I was reading through a paper written by the folks at Emergency Essentials this evening, entitled "Confronting Common Food Storage Myths." The first myth touched on the belief that Americans don't need to have a food storage plan. To rebut this, the company quotes Richard Gist, a psychologist for the Kansas City Fire Department as saying:
"Do not put off the improbable for the unthinkable....If there is a one in a million chance of something happening to you, then it's happening to 300 people in this country right now."
There are two goals we can infer from this quote. The first goal is to not be one of the 300. Prevention - from theft, assault, job loss, fire, storm damage, you name it - is often cheaper and easier than dealing with the aftermath. The second goal is to be ready to mitigate the situation if we are one of the 300. If you have a food plan, a cash reserve, fire extinguishers, a weather radio, a first aid kit, and other necessities, you greatly reduce your chances that you'll be dependent on relief efforts in the time of emergency.
....And The Head of Interpol Says One Way to Be Prepared Is To Be Armed!
Somebody needs to tell Ronald Noble - the secretary general of Interpol - that he needs to get back on the official message that an armed citizenry is bad and that only the government should have guns. Because he clearly deviated from that, as you can read for yourself in this report from ABC News. Here's what he had to say, in part:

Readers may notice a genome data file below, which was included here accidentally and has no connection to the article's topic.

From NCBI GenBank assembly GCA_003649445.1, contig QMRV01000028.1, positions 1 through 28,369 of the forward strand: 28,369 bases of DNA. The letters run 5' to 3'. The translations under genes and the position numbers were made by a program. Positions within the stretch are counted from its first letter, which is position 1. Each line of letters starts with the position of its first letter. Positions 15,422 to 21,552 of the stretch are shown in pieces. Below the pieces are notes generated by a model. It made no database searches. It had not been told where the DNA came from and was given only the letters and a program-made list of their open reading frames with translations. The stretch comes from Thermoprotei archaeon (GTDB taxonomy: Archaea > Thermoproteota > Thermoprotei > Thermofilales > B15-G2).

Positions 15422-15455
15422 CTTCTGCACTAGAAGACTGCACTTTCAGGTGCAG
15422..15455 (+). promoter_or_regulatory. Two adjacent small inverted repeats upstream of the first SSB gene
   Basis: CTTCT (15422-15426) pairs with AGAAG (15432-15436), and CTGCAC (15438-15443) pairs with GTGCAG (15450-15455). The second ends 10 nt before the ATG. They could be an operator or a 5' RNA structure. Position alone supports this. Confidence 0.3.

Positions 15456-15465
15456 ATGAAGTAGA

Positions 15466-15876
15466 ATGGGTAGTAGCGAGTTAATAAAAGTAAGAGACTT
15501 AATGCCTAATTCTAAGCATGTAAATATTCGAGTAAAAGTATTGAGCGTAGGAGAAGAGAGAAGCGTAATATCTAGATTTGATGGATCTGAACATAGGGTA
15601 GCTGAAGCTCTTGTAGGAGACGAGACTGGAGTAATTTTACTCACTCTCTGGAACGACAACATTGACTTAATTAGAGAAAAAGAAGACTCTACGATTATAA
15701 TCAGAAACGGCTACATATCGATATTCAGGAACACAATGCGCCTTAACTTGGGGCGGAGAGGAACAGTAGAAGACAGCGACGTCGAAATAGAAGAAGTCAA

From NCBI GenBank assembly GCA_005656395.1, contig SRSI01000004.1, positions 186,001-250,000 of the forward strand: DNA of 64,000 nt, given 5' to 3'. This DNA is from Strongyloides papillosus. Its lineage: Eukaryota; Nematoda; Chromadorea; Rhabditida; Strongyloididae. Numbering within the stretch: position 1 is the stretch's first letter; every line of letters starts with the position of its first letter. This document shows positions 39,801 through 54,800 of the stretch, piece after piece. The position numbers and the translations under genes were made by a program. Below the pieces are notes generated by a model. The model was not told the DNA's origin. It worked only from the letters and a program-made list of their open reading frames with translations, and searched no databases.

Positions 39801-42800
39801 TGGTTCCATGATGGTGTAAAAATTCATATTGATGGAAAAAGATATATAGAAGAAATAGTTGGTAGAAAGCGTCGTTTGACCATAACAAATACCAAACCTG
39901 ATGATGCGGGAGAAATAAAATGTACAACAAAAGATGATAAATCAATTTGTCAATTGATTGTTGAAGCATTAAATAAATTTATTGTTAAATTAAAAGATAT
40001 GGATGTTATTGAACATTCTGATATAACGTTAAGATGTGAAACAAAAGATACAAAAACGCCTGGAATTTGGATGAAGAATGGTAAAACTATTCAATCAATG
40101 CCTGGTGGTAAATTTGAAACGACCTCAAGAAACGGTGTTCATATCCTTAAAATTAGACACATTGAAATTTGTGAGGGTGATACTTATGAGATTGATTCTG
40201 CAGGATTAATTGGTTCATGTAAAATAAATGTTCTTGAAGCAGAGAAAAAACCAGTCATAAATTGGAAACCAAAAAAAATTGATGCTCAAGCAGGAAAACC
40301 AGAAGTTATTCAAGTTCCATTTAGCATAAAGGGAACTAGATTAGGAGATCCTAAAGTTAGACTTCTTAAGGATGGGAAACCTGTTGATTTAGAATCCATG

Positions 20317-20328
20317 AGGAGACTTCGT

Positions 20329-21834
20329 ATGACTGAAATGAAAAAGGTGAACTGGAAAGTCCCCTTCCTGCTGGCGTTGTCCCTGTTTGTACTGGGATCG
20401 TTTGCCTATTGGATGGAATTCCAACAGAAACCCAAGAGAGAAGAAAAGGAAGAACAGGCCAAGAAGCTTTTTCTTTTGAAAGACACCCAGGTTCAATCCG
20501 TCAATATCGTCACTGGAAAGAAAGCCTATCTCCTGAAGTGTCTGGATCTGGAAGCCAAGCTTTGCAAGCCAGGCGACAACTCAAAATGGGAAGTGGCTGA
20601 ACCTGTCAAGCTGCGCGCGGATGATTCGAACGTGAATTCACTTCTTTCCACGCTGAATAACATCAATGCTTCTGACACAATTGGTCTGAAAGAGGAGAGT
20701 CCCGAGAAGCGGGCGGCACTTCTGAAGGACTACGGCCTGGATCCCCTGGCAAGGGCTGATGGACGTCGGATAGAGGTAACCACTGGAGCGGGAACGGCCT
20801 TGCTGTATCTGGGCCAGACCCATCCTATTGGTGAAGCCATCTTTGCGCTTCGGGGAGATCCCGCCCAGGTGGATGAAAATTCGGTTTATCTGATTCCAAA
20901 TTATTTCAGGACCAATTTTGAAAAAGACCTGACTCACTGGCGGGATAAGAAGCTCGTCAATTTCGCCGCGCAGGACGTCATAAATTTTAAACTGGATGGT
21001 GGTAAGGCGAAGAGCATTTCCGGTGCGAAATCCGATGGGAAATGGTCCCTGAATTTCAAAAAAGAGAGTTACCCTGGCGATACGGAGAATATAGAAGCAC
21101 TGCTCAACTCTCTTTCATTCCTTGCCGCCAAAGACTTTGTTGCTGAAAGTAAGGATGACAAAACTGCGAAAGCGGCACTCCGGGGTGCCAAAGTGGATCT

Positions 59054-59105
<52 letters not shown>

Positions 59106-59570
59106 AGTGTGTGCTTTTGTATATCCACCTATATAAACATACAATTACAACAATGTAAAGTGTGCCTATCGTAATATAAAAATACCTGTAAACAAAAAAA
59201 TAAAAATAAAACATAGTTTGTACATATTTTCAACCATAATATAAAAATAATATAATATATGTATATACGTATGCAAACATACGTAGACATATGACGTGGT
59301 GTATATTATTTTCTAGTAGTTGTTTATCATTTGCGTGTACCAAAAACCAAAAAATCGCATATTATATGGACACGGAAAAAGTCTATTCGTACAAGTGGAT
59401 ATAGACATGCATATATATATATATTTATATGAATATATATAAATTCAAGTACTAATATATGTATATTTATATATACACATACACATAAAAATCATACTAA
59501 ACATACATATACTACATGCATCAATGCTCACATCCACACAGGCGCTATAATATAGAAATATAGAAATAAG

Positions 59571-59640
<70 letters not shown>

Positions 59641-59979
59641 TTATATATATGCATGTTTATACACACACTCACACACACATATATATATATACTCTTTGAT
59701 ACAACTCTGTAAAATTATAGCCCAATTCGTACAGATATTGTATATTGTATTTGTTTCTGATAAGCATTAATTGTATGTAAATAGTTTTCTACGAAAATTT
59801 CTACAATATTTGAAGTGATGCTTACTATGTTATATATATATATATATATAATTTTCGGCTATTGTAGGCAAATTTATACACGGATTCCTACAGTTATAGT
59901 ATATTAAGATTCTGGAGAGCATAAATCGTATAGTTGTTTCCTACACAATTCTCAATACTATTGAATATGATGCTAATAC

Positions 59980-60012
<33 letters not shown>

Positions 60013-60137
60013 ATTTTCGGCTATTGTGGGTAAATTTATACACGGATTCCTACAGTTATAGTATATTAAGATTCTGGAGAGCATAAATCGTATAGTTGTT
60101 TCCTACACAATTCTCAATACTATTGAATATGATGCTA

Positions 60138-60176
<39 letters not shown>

"Ask yourself: If [the Nairobi shopping mall terrorist attack in September] was Denver, Col., if that was Texas, would those guys have been able to spend hours, days, shooting people randomly?" Noble said, referring to states with pro-gun traditions. "What I'm saying is it makes police around the world question their views on gun control. It makes citizens question their views on gun control. You have to ask yourself, 'Is an armed citizenry more necessary now than it was in the past with an evolving threat of terrorism?' This is something that has to be discussed."
Good question, Mr. Secretary. It's good to see leaders in law enforcement asking this question and challenging the thinking of those who believe citizens cannot be a part of the solution.
Meanwhile, Patriots In Mexico Are Doing What Patriots Do
The unspeakable violence in Mexico has pushed some of its citizens to do what those who love their country and their family do: pick up a rifle and defend themselves and their communities from the forces of evil. And that's precisely what's happening, according to CBS news.
No doubt many here in the U.S. will criticize this effort as lawless and vigilante. I suppose it's easy to criticize others when it's not your kids and neighbors being brutally attacked and murdered. When you see it every day, it's hard to not take action.
This is why so many of us are passionate about defending our Second Amendment rights. Giving citizens the ability to defend themselves from enemies foreign and domestic isn't just about preventing invasions from foreign armies or even tyrannical government. It's about giving people the right to protect themselves from lawlessness from those who refuse to adhere to the social contract.